IndyCar: Milwaukee Preview
Rodger Ward is the all-time leading winner at ‘The Mile’ with an impressive seven victories. Andretti Autosport owner and event promoter Michael Andretti is the second-winningest driver at Milwaukee with five wins. A.J. Foyt, Johnny Rutherford, Gordon Johncock, Tom Sneva, Mario Andretti, Al Unser, Bobby Unser and Paul Tracy all found victory lane at the venerable one-mile layout four times.
This era’s Master of The Mile is 2014 Indianapolis 500 winner Ryan Hunter-Reay, who boasts three wins and one 1 pole in 8 Milwaukee starts. Hunter-Reay is also the two-time defending champion and thus only winner of the race in the current Dallara DW12 chassis.
It should likewise be noted that RHR has probably emerged as this era’s best one-mile oval driver. He, of course, captured last month’s race at Iowa, where he also won in 2012. Hunter-Reay also won the race three years ago at the one-mile oval in Loudon, New Hampshire, meaning RHR has won 5 of the last 6 races on ‘short’ tracks.
Yes, despite his less-than-optimal form in recent weeks, Hunter-Reay enters the weekend as the man to beat in Milwaukee.
Target Chip Ganassi Racing’s Tony Kanaan is the only other multiple winner in the field having won in 2006 and 2007. Kanaan’s teammates Scott Dixon (2009) and Ryan Briscoe (2008) have also won at The Mile, as have Sebastien Bourdais (2006) and Juan Pablo Montoya (2000). Kanaan, Briscoe, Bourdais and Montoya also have one pole position at The Mile.
Team Penske’s Helio Castroneves has finished second twice, and won pole three times. Justin Wilson and Graham Rahal have each finished second, while Verizon IndyCar Series championship leader Will Power and James Hinchcliffe each have one third-place finish.
What about teams?
Team Penske has the most wins of any current team with seven. Andretti Autosport has won five times, Ganassi four, Rahal Letterman Lanigan Racing and A.J. Foyt Enterprises twice each. The most recent win for the Foyt team was in 1979.
Does anyone not run well at Milwaukee?
KV AFS Racing’s Sebastian Saavedra has a best finish of 13th in two starts. Novo Nordisk Chip Ganassi Racing’s Charlie Kimball has a best finish of 14th in three starts.
The series championship.
Currently, Power boast a four-point edge over teammate Castroneves. Hunter-Reay is 63 points behind Power, with Pagenaud a mere 1 point behind Hunter-Reay. Montoya is 101 back of Power and Dixon 107. While there are others ‘mathematically’ alive, in my opinion the six men mentioned above comprise the list of drivers with a realistic chance of winning.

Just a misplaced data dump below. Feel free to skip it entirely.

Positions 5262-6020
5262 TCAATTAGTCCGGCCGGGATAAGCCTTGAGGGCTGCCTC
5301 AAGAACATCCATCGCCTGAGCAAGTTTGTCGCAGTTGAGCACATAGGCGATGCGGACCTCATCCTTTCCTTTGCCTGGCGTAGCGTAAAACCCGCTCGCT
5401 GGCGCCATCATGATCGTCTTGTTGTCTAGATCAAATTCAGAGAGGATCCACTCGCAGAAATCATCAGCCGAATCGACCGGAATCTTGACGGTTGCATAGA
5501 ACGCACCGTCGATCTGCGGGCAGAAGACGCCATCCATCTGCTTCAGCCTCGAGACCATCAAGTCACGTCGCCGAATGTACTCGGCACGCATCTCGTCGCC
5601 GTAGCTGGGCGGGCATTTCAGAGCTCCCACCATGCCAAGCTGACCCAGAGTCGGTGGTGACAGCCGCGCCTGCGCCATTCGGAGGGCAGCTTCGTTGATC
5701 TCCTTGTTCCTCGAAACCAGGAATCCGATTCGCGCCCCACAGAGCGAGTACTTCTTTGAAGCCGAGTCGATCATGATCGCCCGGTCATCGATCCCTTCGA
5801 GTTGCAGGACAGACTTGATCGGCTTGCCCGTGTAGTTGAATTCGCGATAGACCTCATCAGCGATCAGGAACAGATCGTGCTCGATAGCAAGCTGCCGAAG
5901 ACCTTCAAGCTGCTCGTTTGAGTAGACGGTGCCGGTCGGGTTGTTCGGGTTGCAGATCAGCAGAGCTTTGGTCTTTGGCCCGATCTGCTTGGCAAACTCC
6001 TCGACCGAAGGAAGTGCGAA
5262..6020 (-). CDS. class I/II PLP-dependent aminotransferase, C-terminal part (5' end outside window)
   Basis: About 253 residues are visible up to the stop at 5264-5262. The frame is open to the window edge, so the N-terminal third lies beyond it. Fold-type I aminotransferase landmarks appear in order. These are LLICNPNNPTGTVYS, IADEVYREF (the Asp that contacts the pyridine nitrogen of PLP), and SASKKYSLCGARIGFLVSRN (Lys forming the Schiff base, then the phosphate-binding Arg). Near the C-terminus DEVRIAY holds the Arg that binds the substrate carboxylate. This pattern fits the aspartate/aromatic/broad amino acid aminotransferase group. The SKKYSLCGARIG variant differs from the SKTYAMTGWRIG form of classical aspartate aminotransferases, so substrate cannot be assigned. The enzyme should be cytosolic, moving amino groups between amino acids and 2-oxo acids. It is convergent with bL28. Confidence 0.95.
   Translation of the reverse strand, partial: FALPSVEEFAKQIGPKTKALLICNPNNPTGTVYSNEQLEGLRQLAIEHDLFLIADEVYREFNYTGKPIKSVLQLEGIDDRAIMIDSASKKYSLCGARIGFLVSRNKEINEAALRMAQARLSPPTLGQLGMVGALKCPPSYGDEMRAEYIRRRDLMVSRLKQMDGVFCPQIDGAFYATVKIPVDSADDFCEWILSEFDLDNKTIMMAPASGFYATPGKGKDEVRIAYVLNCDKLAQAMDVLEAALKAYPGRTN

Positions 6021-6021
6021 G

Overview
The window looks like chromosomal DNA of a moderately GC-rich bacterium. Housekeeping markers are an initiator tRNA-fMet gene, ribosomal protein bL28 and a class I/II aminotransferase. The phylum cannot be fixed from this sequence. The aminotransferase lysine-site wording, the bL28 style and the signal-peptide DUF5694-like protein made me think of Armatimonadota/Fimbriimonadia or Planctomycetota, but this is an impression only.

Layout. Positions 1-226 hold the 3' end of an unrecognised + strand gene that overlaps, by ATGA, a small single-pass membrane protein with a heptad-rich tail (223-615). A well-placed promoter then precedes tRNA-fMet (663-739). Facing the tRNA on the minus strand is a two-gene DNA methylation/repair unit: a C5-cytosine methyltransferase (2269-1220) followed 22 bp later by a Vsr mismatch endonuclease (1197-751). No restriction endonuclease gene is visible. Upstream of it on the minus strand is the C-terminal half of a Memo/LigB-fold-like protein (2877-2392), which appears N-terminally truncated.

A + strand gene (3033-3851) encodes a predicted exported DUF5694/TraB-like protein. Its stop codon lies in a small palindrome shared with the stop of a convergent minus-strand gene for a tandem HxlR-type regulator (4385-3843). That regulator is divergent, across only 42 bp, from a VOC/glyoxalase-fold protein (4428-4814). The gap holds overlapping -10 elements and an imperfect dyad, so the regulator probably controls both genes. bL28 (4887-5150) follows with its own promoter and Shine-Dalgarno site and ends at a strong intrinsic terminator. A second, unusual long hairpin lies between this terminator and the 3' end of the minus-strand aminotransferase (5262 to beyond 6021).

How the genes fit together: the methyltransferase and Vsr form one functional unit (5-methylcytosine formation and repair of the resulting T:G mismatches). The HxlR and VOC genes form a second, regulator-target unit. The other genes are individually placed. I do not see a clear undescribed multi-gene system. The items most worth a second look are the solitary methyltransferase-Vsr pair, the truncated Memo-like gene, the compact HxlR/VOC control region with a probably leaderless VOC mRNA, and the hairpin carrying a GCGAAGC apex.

Now, a strong weekend by Hunter-Reay (history says that’s a distinct possibility) would certainly put some pressure on the Penske duo at the top. But that isn’t the only scenario in play here.
For example, how exactly will Power and Castroneves, both of whom have come painstakingly close but never won a championship, respond over these final three races? Will Team Penske, which has struggled on pit road during the latter part of the season in recent years, be able to exorcise their demons and help either Castroneves or Power finish the deal?
What about Pagenaud and Montoya?
With two ovals (one being double points) in the final three races, one would certainly not favor Pagenaud, who has never scored a career podium on an oval. And although Pagenaud has gotten better on ovals, I just don’t see him mounting a charge.
Granted, his form has dipped since his win at Pocono last month. Also, the fact his two teammates, who have long played the role of bridesmaid are at the top of the standings may not mean the focus of Team Penske is on the Colombian.
If Montoya can essentially ‘hang on’ through Milwaukee and Sonoma, the complexion changes when we get to Fontana. While Castroneves has scored the most points (198) in the Triple Crown races this season, Montoya is second (182). The Colombian has been as good as anyone in the Triple Crown double-points events, and if he doesn’t fall out of contention during the next two weekend, he will be a player at Fontana.
In part, because this has been the championship no one wants to win, I’m going with a non-contender. However, Kanaan has been as good as anyone over the last month, leading a countless laps at Pocono and Iowa before scoring two podiums in Toronto.
Two weeks ago at Mid-Ohio, Kanaan qualified third, but misfortune took him out on the first lap. But he’s always strong on the ovals, he’s run well at Milwaukee in the past, the team is starting to gel, and TK is due.
Yes, Kanaan scores his first win at Ganassi this weekend.
Brian Carroccio is a columnist for AutoRacing1.com. He can be contacted at BrianC@AutoRacing1.com
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